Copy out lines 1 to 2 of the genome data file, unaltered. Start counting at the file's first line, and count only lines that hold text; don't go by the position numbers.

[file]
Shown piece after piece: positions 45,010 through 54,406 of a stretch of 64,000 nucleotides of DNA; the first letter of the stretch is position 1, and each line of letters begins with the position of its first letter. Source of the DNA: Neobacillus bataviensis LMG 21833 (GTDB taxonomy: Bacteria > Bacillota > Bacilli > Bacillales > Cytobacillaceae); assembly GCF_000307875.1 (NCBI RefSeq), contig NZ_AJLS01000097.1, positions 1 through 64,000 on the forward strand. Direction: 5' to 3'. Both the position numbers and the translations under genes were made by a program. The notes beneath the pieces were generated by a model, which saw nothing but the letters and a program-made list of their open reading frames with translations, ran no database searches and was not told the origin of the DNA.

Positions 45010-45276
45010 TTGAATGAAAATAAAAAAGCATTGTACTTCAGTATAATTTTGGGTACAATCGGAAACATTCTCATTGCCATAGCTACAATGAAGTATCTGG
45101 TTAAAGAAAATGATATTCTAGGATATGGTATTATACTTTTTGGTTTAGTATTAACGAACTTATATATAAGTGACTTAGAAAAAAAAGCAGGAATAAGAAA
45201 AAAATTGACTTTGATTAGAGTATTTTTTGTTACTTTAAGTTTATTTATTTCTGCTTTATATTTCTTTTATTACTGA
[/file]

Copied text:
Shown piece after piece: positions 45,010 through 54,406 of a stretch of 64,000 nucleotides of DNA; the first letter of the stretch is position 1, and each line of letters begins with the position of its first letter. Source of the DNA: Neobacillus bataviensis LMG 21833 (GTDB taxonomy: Bacteria > Bacillota > Bacilli > Bacillales > Cytobacillaceae); assembly GCF_000307875.1 (NCBI RefSeq), contig NZ_AJLS01000097.1, positions 1 through 64,000 on the forward strand. Direction: 5' to 3'. Both the position numbers and the translations under genes were made by a program. The notes beneath the pieces were generated by a model, which saw nothing but the letters and a program-made list of their open reading frames with translations, ran no database searches and was not told the origin of the DNA.

Positions 45010-45276